Pigrome, who has been the ultimate soldier during his three seasons at Maryland, will try to play as he did Saturday. Replacing Jackson in the final seconds of the first half, with the Terps already leading 27-7, Pigrome completed 13 of 18 passes for 111 yards.
Pigrome, who has struggled at times with his passing efficiency as well as his decision-making in the pocket, had one of the better performances of his career. Along with being more decisive and on-target with his passing, Pigrome’s 21-yard run late in the game was an indication of his confidence that his knee is fine.
He’s also shed the knee brace he wore last season and much of the 20 or so pounds he put on between his sophomore and junior years.
Locksley said he’s seen him improve more than just his body.
“I think Piggy has a really good grasp of what we’re asking him to do,” Locksley said Tuesday. “Again, he brings a little different element. The ball comes out a little quicker in terms of the release. … I think Piggy’s really improved the area where he had his [biggest weakness], which to me had been throwing the football. I’ve seen great improvement from Piggy.”
Said running back Javon Leake: “Piggy’s very experienced. I feel comfortable with any quarterback in the game, just how this offense is designed. We’ve got Piggy, Josh, Tyler DeSue, anybody in the game, they’re going to make plays at that quarterback position.”
Saturday’s game could start another chapter for Pigrome as a starter.
It certainly gives Pigrome confidence he can play better than he did in his second start last season, a 38-3 loss at Penn State, or in the first start of his career as a freshman against Minnesota, in which he threw two interceptions, including a pick-six. Or in overtime against Ohio State.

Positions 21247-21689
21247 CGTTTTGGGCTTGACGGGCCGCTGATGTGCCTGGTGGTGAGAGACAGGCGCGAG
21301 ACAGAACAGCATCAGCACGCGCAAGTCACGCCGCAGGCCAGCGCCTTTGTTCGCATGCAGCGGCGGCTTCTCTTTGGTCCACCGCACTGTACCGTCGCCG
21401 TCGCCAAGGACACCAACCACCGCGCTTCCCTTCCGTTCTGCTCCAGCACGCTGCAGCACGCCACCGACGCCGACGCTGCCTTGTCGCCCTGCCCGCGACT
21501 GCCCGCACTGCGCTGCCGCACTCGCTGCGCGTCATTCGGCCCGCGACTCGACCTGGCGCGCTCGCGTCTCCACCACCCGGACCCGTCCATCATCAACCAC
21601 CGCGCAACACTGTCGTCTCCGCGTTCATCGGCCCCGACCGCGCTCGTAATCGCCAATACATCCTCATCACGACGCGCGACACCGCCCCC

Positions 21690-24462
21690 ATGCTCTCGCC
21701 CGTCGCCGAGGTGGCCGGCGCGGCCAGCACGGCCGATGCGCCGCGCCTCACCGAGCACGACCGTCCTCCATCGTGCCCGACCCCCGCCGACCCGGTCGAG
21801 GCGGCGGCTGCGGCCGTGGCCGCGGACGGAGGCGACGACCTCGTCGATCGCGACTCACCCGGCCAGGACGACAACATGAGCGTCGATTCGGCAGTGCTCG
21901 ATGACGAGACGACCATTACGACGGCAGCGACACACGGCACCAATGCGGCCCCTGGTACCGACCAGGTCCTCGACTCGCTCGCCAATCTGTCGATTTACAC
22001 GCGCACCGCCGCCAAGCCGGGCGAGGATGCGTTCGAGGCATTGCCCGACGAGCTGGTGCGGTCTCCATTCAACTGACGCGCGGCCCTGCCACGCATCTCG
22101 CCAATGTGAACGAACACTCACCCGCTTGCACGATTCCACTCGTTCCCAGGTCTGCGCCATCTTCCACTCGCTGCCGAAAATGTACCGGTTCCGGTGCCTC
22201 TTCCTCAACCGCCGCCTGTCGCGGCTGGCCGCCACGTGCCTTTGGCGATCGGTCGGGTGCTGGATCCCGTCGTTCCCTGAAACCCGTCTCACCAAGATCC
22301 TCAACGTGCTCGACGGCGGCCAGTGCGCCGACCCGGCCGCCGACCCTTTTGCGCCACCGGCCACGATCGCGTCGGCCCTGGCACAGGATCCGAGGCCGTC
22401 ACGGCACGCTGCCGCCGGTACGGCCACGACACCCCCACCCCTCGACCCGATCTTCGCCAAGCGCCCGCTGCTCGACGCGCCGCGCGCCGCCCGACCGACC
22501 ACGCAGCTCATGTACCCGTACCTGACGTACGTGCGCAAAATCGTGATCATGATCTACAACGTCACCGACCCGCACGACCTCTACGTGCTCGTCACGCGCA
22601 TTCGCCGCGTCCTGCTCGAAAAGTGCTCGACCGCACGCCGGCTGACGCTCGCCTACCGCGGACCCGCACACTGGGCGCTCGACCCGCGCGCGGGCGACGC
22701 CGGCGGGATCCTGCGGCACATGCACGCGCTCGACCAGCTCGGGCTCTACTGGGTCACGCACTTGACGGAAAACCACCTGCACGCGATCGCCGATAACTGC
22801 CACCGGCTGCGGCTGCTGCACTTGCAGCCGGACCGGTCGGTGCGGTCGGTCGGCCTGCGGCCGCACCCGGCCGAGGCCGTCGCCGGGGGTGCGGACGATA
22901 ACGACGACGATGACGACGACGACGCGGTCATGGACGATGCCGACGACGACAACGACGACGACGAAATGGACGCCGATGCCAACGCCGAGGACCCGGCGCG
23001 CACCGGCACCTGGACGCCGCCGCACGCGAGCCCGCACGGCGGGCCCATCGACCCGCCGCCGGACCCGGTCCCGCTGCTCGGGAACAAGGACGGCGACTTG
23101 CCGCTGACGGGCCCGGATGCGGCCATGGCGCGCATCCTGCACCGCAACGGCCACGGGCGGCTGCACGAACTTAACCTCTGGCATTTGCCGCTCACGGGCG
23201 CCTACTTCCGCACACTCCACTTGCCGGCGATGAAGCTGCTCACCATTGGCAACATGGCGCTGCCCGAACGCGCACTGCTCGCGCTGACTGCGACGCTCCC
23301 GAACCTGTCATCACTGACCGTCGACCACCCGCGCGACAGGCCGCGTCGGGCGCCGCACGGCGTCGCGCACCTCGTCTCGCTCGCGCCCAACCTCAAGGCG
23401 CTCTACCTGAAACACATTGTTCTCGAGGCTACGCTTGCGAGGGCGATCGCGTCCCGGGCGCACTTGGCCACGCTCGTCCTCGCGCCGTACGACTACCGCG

“This offense is just a better fit for everybody — all our skill players, I think,” Pigrome said. “Anybody can make a play at any time. It’s so unique. With those games [that the team lost], it’s a motivation thing. Ohio State was the hardest one, but it’s in the past. I just try to get over it and move forward.”
There was a similar mindset when Jackson, who transferred from Virginia Tech after graduating in mid-May, beat Pigrome for the starting job in a competition that seemed to go down to the wire. Pigrome acknowledged he thought about transferring himself.
“It was hard. Like the first two days, it was definitely hard, I ain’t going to lie to you,” Pigrome said. “I talked to my coach [in high school], I talked to my mom. I always think of my dad. I know he passed [when I was in high school]. He wouldn’t appreciate me if I do that. I was thinking about that.”
This latest promotion doesn’t seem to faze him. It’s not surprising, given all that Pigrome has been through.
“It’s not a big deal,” he said. “I just look at it as a motivational thing. Just always keeping [on the] move and pushing me forward. Even though it’s the worst way to get the job, I’m just trying to do the best for the team.”
Having been part of Maryland’s recent history of quarterbacks getting injured, and aware of some of what preceded him, Pigrome kept himself ready to take over as the starter. He already had to as a freshman for Perry Hills and as a sophomore for Hill, who has since transferred to Tennessee.
“It’s a bad history, but I just look at it as, my opportunity comes, just take advantage of it,” Pigrome said.